Subject: Re: patch to allow /etc/ld.so.conf configure directories for ELF
To: Todd Vierling <firstname.lastname@example.org>
From: Jason Thorpe <email@example.com>
Date: 03/11/1999 18:55:49
On Thu, 11 Mar 1999 21:44:02 -0500 (EST)
Todd Vierling <firstname.lastname@example.org> wrote:
> Jason, we've been through this hoop a dozen times. WHAT BREAKS on a
> properly configured, rpath-only system if we allow people to use the
> `historic' library search method for their own uses?
> Think (open("/etc/ld.so.conf", ...) == -1).
> It's not like we're doing things such as minor version handling....
I honestly don't care if it "works" if I simply don't install an
ld.so.conf. But I don't even think it's appropriate to supply
the rope, here.
Let's take it from the top:
Let's say you have a program called foozle. There are several associated
programs (foobazle, foowhatziz) that all share a common shared library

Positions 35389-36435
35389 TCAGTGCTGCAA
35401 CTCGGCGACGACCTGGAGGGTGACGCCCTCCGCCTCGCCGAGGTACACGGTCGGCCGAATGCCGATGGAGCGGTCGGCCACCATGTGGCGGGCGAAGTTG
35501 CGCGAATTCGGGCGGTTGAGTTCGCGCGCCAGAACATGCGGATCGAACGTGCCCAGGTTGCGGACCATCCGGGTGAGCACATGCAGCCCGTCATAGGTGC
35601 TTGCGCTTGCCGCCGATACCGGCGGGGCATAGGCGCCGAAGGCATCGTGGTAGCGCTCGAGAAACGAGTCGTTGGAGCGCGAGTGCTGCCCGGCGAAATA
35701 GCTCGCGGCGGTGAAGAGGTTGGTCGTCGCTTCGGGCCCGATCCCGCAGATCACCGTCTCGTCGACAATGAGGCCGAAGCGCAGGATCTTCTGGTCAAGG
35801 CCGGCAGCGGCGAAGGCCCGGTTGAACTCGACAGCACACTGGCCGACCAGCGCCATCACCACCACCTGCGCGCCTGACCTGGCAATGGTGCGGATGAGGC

called "libutil.so.4". The package installs it as:
(along with whatever other shared libraries it uses).
Note that it does not link against the NetBSD system "libutil".
This is _perfectly legitimate_, because the portable foozle package
also uses the RPATH facility on IRIX, Solaris, and BSD/OS to get the
path right (on Solaris, maybe that's /opt/foozle/lib/libutil.so.4).
If you RPATH this, and allow ld.so.conf, which libutil.so.4 is ld.elf_so
supposed to pick? Even if you allow RPATH _with_ ld.so.conf, you are
This is an actual real, plausible scenario which breaks with ld.so.conf.
If you move a shared library, and want your programs to continue working,
USE A BLOODY SYMLINK. But don't break an otherwise working system just
to make your life easier.
-- Jason R. Thorpe <email@example.com>